Zarbock: Wow.

Douglas Fry: And I think that uh.. not only are we finding the amount of decay going on, but the-- a very, very big issue is access to care. And in North Carolina, which we- we're- we rank 47th in the country, out of 50 states uh.. with our health care, particularly dental care. W- we're that poor. We have that poor of health uh.. with our children. And in North Carolina alone we have, you know, 30% of the children in North Carolina are on some type of medical assistance program, which is going to further limit the access to care that these children have. You know, I think as a nation, as a whole, I mean, Am- United States of America is the wealthiest nation in the world, but we're nowhere near the top in health. You know, I think the highest I've seen us is 17th among western civilization uh.. western civilized nations and- and maybe lower then that in some studies. So although we have the means uh.. for the best care uh.. we're not the healthiest people and, you know, in a large part it's due to our- our lifestyle, we're- we're fat and lazy and we- we eat s- soft foods and high sugar content, and you just go back through the history of the world and you'll see, you know, where civilized nations came and where wealth came, then sugar came. And the more sugar and refined carbohydrates then the more dental disease that people have.

And in our country today we're not only faced with that, but w- we're seeing, you know, a tremendous problem with obesity in children. You know, these are all headline stories that are going on. And uh.. and it affects us right here in our own community. Uhm.. the access to care is very, very critical. And in- in North Carolina, uh.. it's been a major issue. There's recently been uh.. in just the last two years uh.. a lawsuit was filed against the State of North Carolina on behalf of Medicaid recipients which was successfully uh.. settled out of court in favor of the Medicaid recipients. And there were several uhm.. important key parts of that. And uh.. one was of course an increase in the fees uh.. payment schedule to the dentist, which has always been a- a uh.. reason why dentists uh.. weren't seeing the patients. Uhm.. another was to set up a uh.. a- an advisory group made up of different groups, the North Carolina Dental Society, the North American uh.. the North Carolina Academy of Pediatric Dentists, uh.. the uh.. North Carolina Chapter of Pediatricians, uh.. the Dental School, uh.. consumer groups, health advisory groups, you know, to help e- establish some guidelines to provide for uhm.. this program and implementing. The program has to continue to be boosted. For one, it could be cut in some funding uh.. if the federal government cuts back on Medicaid, and uh.. another of course would be just the cost of inflation. You know, we have to keep up with the cost of inflation. So uhm.. access to care for children and- is- is a critical issue in our community and in North Carolina.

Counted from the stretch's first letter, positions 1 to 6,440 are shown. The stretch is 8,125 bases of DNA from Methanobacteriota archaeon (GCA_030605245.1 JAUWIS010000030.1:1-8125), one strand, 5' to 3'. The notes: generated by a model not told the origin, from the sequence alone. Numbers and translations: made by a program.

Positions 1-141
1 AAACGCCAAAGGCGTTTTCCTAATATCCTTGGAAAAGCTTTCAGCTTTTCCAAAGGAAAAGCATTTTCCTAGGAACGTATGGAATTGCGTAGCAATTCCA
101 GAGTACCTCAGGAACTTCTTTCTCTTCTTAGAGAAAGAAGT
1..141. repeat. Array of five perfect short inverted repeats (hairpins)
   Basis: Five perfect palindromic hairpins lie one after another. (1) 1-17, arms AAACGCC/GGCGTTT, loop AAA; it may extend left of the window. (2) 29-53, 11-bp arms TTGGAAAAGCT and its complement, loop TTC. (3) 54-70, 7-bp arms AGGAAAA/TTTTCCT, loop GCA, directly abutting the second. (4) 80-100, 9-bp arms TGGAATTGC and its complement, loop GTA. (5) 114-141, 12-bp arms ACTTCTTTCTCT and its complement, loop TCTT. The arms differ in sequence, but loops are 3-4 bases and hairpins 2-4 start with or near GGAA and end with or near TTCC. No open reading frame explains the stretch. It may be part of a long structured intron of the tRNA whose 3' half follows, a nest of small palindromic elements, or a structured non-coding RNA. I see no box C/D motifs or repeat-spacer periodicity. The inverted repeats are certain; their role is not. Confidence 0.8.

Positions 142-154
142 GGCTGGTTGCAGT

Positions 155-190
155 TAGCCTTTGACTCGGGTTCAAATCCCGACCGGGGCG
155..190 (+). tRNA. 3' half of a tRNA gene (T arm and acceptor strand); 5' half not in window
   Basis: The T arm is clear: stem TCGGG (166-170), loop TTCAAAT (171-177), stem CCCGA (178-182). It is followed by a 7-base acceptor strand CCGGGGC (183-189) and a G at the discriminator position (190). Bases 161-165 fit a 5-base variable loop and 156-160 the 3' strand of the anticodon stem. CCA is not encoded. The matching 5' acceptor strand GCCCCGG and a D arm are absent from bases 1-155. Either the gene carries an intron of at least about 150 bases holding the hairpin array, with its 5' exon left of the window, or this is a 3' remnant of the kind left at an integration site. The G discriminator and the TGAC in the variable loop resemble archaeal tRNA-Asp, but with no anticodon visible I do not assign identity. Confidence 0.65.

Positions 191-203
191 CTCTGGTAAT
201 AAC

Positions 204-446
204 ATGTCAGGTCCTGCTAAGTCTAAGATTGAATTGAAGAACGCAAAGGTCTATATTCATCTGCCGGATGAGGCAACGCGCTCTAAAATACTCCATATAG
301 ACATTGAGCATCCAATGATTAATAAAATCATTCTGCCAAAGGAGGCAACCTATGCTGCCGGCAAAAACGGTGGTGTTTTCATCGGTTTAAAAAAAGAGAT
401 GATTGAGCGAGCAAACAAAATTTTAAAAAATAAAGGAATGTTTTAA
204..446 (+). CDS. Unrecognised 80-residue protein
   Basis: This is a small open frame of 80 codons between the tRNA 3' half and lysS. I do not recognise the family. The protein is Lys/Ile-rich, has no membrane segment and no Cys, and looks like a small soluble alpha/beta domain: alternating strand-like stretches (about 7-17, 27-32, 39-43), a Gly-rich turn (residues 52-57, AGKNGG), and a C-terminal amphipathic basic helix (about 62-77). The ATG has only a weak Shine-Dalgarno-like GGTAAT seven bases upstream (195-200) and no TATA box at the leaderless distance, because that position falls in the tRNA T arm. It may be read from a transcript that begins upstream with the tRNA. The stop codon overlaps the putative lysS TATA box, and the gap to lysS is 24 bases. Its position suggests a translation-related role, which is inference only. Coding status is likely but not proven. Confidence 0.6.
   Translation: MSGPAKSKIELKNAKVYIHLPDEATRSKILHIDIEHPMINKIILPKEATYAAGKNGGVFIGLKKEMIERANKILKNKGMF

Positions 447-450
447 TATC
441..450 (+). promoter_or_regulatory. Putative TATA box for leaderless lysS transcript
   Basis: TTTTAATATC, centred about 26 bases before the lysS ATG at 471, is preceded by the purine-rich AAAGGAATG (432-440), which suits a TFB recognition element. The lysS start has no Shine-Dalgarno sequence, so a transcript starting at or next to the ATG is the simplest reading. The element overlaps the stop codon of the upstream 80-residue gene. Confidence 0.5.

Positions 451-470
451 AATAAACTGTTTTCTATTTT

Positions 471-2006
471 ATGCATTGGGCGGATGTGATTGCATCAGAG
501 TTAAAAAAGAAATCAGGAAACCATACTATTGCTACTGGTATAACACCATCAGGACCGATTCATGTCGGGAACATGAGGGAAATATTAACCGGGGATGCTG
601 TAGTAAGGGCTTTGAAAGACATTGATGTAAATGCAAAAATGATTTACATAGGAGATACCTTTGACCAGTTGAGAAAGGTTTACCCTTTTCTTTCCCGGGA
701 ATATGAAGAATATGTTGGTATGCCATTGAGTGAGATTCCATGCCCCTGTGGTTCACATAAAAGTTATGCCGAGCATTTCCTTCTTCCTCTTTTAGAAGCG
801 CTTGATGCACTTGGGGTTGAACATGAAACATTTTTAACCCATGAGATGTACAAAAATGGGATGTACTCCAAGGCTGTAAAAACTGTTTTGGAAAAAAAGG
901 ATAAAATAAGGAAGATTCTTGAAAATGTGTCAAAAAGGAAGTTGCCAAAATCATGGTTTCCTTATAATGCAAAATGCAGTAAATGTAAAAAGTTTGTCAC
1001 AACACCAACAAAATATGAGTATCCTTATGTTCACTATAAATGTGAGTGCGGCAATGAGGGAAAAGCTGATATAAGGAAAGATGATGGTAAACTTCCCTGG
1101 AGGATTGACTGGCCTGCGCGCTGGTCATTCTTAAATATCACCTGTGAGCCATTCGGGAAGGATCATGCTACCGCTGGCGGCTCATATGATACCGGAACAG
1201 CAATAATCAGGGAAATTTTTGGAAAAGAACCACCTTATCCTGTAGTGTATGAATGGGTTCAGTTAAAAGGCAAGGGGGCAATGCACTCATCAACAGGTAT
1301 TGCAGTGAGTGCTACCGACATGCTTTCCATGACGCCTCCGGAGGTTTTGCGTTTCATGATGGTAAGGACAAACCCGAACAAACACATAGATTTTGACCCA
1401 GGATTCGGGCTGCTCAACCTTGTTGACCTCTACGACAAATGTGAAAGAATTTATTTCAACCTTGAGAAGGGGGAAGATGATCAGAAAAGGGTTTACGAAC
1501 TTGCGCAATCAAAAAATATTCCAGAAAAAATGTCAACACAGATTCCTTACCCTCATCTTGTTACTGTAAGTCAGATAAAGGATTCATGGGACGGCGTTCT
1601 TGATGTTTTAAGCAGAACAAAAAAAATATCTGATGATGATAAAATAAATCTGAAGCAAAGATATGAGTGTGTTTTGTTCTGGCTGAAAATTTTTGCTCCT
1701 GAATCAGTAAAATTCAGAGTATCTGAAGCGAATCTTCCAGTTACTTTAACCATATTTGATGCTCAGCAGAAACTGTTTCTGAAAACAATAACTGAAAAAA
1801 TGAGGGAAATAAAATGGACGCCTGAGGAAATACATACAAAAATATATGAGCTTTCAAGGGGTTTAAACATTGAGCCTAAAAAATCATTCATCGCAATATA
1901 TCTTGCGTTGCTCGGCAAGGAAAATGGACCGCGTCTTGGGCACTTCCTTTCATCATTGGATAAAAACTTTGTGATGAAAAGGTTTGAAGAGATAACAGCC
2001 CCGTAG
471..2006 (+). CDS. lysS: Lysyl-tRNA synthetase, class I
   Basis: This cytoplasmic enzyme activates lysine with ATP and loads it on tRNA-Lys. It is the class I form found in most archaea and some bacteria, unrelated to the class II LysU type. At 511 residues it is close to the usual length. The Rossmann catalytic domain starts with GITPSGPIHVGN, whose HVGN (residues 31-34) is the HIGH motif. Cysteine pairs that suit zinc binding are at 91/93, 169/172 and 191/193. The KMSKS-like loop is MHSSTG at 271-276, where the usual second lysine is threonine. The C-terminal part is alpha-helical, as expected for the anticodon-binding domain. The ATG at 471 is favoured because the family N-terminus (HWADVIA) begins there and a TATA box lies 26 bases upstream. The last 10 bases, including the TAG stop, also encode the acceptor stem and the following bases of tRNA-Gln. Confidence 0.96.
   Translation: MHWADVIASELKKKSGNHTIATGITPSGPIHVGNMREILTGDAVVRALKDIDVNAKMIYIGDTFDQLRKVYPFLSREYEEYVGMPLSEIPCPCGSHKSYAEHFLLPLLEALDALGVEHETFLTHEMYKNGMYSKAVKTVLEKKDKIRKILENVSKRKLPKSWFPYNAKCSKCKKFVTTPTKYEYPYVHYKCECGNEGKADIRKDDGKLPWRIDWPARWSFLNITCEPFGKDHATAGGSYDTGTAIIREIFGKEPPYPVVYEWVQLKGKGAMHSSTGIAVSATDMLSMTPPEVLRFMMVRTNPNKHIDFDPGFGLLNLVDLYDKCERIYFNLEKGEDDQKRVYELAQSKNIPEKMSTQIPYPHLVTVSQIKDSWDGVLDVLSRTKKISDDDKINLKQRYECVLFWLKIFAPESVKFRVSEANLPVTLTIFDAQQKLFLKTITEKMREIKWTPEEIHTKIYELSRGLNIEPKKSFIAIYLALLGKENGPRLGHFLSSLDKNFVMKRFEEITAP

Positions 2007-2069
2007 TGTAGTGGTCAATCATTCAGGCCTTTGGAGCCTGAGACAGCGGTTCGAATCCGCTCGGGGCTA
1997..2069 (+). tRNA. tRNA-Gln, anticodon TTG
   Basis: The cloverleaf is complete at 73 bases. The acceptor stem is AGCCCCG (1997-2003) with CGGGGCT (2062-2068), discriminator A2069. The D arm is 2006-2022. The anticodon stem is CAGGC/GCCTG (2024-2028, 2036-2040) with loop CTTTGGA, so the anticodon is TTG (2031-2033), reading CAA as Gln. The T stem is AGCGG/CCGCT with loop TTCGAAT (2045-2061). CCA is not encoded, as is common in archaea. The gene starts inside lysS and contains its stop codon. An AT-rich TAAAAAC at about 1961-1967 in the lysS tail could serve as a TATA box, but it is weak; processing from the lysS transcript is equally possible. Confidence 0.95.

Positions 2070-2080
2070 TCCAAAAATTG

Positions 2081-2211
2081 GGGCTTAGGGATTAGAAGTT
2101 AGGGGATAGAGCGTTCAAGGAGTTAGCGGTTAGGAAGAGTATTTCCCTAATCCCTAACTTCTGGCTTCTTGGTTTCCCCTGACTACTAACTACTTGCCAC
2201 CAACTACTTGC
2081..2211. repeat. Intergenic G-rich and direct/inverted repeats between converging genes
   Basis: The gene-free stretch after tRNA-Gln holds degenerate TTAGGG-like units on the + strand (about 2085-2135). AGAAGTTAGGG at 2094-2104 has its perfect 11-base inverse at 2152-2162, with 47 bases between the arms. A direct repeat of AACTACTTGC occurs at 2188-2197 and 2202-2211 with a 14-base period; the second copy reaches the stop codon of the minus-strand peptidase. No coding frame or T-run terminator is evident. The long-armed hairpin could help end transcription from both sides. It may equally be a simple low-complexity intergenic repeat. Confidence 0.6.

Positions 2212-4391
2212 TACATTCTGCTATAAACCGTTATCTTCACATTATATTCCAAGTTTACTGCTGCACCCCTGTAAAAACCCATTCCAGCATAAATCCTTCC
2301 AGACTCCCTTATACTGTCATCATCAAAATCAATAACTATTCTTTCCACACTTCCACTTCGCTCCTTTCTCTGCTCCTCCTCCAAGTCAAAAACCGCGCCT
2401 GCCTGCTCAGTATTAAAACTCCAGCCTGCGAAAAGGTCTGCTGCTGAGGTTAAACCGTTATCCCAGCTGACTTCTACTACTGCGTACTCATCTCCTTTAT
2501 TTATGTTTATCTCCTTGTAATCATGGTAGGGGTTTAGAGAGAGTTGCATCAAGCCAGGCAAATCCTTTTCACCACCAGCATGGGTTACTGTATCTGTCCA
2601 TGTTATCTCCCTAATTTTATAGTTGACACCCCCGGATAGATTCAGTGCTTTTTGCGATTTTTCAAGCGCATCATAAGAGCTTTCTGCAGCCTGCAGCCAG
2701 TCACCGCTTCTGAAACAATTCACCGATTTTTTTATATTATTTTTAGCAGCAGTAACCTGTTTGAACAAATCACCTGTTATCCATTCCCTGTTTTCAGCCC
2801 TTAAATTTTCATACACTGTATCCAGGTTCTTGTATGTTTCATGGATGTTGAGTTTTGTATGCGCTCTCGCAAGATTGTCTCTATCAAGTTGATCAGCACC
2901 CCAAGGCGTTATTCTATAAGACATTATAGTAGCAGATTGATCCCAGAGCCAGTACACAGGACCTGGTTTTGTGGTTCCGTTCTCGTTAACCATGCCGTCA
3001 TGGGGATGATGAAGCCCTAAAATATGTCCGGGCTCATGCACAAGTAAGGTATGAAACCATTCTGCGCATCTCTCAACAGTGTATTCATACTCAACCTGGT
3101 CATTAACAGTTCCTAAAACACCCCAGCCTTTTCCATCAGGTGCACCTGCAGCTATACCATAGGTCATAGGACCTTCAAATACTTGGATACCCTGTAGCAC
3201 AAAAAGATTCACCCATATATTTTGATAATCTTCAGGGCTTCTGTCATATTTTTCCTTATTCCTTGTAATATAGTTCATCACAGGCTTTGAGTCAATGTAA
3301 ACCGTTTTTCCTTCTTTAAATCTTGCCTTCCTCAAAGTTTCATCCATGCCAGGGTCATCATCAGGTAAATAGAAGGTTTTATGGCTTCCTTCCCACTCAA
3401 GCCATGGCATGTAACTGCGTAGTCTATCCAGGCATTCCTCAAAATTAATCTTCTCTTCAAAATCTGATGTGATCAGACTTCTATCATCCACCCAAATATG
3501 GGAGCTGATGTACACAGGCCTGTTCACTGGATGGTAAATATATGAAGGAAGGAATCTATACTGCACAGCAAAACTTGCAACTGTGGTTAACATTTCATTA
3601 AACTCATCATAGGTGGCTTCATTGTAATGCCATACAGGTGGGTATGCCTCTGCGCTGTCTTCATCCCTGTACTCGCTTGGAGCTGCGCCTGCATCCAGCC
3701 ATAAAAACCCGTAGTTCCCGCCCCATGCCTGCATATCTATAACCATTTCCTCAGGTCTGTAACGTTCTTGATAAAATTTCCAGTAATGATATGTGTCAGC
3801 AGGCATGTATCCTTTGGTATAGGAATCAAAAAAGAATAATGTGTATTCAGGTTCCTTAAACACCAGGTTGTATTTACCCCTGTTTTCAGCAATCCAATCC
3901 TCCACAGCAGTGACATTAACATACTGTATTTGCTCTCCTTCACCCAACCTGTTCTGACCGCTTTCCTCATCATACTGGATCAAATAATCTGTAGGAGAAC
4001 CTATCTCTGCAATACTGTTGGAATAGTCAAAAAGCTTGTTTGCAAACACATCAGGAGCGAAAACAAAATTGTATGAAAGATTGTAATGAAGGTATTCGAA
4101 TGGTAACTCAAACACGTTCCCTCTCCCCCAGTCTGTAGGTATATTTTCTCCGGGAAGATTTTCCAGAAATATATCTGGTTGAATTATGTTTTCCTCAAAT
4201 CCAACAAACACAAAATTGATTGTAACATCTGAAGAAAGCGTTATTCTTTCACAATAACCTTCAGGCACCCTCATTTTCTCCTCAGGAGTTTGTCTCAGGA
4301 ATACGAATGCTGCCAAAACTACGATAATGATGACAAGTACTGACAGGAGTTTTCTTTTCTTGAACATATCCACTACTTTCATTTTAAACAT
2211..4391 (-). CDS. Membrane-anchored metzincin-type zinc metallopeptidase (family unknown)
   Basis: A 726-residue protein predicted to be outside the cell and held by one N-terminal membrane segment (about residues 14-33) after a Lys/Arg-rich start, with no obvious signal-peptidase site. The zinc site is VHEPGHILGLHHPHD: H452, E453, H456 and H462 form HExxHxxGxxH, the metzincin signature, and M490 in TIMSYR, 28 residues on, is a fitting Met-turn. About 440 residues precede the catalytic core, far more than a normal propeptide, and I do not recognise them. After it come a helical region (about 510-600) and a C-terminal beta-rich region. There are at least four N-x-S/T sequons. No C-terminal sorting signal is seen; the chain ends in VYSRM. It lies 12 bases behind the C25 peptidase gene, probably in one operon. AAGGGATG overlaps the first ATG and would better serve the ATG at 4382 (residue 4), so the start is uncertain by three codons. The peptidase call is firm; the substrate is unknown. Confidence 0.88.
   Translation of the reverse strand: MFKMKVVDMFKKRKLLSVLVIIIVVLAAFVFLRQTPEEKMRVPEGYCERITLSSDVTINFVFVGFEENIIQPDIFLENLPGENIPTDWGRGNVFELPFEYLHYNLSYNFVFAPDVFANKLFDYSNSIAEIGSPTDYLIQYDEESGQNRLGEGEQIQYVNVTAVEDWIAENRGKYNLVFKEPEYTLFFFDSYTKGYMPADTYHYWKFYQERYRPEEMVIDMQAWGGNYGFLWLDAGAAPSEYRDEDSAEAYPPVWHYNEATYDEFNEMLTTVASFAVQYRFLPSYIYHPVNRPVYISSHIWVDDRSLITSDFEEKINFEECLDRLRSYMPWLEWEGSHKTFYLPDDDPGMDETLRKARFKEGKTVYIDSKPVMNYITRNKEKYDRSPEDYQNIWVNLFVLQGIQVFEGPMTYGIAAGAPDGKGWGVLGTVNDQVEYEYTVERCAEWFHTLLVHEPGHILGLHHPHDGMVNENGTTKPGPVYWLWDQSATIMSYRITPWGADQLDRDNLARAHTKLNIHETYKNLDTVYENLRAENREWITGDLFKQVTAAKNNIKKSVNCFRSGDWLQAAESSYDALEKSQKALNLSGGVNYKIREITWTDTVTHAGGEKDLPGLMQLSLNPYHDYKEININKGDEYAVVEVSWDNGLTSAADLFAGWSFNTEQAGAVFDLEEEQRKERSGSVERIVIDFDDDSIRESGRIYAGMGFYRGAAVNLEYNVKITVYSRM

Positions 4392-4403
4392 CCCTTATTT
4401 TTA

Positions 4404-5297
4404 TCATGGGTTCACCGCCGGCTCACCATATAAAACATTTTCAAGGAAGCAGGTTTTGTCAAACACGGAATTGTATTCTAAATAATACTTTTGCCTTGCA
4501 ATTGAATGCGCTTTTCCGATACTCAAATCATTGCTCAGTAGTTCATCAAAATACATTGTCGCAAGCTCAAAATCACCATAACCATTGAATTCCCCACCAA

Zarbock: Back to the infant situation, how do you go about dental education for a mother who has a child and breastfeeds the child on demand? Do you tell her to stop it?

Douglas Fry: Uhm.. let me just look at something right here a moment. Okay, uh.. well it's- it's, you know, first of all, I- I've developed what I call the hand of prevention, and I think there's five main components in the hand of prevention. And first is education and information, and that- that's critical. And again, in North Carolina this is becoming more difficult for us in dealing with children because of our increasing Hispanic population. So now we have a large number of Hispanic people, family, in our community who are gonna have a language barrier problem. So this is- this makes it difficult. And here, you know, I see a large number of patients who are Hispanic, and for us to properly, you know, examine the child and present a treatment plan, and make all the arrangements for them, we have to have an interpreter. We have to make sure we have someone there who can communicate to that person or that parent about it. And then of course, it- when all that's taken care of, I've still got to deal with a three year old who doesn't understand what I'm trying to do except in ways that I can communicate to them, and I've got a-- we have a language barrier. So that's why we're seeing an increasing number of children that I'm going to treat under general anesthesia. So education information is very important, and I'm gonna come back to the special program here in North Carolina in just a moment.